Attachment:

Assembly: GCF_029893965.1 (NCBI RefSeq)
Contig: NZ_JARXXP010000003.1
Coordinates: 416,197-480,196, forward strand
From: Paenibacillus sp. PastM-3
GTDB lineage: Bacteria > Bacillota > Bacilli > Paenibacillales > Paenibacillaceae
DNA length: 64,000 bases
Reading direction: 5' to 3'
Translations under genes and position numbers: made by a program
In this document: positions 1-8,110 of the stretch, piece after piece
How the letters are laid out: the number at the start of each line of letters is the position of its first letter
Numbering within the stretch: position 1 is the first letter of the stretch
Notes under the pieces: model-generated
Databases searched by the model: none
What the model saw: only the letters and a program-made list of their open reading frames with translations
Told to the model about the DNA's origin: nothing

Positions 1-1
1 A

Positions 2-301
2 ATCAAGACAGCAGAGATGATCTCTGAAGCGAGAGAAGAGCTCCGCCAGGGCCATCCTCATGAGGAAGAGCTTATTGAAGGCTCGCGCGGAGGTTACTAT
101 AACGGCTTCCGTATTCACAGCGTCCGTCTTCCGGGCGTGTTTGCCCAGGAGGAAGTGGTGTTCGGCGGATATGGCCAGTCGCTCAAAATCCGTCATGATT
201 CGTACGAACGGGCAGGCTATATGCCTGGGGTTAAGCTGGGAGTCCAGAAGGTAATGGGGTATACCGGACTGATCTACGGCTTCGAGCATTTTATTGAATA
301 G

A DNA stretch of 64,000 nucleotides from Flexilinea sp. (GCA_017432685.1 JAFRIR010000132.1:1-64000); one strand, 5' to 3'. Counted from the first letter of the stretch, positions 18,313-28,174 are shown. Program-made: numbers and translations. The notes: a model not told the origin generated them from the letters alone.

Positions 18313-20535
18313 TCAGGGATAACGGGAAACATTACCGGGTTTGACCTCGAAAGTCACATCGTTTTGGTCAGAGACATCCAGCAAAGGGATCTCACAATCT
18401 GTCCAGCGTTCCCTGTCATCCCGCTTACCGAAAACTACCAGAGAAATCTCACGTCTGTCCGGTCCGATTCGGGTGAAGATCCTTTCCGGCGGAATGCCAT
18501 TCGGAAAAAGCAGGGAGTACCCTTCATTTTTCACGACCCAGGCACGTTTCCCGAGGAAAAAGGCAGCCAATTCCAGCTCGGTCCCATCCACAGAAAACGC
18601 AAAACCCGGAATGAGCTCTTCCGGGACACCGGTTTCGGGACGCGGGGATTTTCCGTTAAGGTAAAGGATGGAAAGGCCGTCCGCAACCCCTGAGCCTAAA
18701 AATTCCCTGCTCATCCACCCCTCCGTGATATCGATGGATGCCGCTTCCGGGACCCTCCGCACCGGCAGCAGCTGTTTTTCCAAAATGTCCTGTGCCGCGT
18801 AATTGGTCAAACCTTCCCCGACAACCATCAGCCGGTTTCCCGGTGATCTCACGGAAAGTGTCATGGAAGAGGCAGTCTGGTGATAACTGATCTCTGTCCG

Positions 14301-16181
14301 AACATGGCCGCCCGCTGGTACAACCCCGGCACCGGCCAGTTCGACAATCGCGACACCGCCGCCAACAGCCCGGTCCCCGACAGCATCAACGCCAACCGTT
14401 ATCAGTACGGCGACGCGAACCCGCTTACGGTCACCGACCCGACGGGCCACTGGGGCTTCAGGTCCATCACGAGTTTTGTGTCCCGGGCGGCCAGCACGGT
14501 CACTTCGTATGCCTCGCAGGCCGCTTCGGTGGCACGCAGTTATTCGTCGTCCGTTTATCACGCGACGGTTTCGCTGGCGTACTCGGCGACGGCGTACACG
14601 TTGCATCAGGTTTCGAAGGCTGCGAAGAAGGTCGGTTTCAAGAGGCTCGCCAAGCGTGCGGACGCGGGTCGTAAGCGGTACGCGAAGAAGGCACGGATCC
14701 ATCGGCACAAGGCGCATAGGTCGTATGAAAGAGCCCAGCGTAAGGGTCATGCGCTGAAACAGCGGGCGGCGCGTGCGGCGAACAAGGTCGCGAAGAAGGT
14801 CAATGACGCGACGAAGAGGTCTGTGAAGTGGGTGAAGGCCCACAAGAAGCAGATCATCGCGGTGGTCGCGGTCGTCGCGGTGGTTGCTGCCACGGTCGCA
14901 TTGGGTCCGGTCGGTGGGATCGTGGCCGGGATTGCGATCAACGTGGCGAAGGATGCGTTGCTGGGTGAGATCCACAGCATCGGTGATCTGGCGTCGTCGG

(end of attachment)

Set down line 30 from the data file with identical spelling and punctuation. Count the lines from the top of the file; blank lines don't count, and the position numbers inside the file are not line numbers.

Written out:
18801 AATTGGTCAAACCTTCCCCGACAACCATCAGCCGGTTTCCCGGTGATCTCACGGAAAGTGTCATGGAAGAGGCAGTCTGGTGATAACTGATCTCTGTCCG